Neechee Graphic Novels

scene from 7 Generations 620

My friend and assistant hockey coach David Robertson is an author of kick ass graphic novels that teach people of all ages about Aboriginal history in Canada. Recently, he asked me to lend a voice to one character in an online trailer for his upcoming book “7 generations”.

Peep game:

He’s also gotten a lot of hits on recently for his post about his graphic novels. It features such breathtaking insights into his creative process as:

When I was a child I played with action figures, watched cartoons (even Jem, which is truly outrageous)…

He also makes some non-Holograms related points:

They are the great motivator Put a comic book in the hands of a struggling reader, or a kid who isn’t interested in reading, and watch their reading skills grow, as well as their excitement for reading.

If you’re an educator, I suggest you teach your kids about Aboriginal contributions to Canada’s history. What’s more, I suggest you order some of Dave’s books. And even further, consider bringing Dave out to your school to talk to your group. That is all.

One comment on “Neechee Graphic Novels

  1. Panama says:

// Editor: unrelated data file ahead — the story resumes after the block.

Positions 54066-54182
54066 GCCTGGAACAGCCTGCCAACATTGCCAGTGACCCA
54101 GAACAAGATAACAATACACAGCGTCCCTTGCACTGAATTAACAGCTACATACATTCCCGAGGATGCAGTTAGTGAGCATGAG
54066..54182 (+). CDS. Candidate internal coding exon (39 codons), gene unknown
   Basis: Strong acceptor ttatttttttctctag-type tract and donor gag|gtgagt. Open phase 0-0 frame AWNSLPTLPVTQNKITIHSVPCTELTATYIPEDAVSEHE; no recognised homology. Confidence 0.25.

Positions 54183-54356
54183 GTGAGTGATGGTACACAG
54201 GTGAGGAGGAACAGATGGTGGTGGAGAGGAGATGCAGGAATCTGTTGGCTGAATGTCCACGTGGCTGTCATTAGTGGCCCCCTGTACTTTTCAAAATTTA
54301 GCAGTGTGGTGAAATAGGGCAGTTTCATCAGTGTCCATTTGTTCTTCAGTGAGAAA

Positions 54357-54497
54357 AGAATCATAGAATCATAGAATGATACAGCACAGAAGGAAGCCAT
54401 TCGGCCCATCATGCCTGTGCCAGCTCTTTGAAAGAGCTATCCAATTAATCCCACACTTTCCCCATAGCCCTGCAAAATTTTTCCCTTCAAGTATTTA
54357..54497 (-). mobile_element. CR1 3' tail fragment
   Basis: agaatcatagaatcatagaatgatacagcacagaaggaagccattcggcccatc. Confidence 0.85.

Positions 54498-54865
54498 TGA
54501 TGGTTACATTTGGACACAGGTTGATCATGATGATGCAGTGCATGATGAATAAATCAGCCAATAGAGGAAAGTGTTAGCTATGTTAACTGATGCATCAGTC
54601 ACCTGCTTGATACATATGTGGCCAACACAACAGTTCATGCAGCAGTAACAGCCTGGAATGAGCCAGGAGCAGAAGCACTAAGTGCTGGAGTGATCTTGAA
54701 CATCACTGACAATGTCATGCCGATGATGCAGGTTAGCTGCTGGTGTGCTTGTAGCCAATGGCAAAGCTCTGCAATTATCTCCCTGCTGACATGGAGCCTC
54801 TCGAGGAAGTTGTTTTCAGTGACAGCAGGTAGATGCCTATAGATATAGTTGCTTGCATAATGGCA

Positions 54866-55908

In another classroom with older students, I sat in on a more complex discussion about Native perspectives on the holiday of Thanksgiving. Here the students were led in a lesson aimed specifically at disarming the bread-breaking myths so often told around the holiday’s inception, and understanding the event’s legacy as one which marks the beginning of a genocide–not a friendship–and which is cause for mourning in many oppressed communities. Yet even in the midst of this conversation, through which the teacher adeptly drew on student’s own knowledge while simultaneously challenging their thinking, he remarked, “Native People had been living on this continent for generations before we arrived, ultimately bringing our religion and government.” And, while I had deeply appreciated this educator’s careful and questioning approach to a grossly simplified history, it gave me a strange sensation to be told how Native Peoples had lived before our arrival, knowing that I (and surely many of the other kids in the class) had Native ancestors. And as the descendent of African slaves and other colonized peoples, whose religion and whose government, I wanted to ask, did the British settlers ultimately bring with them to the soon-to-be colonies?

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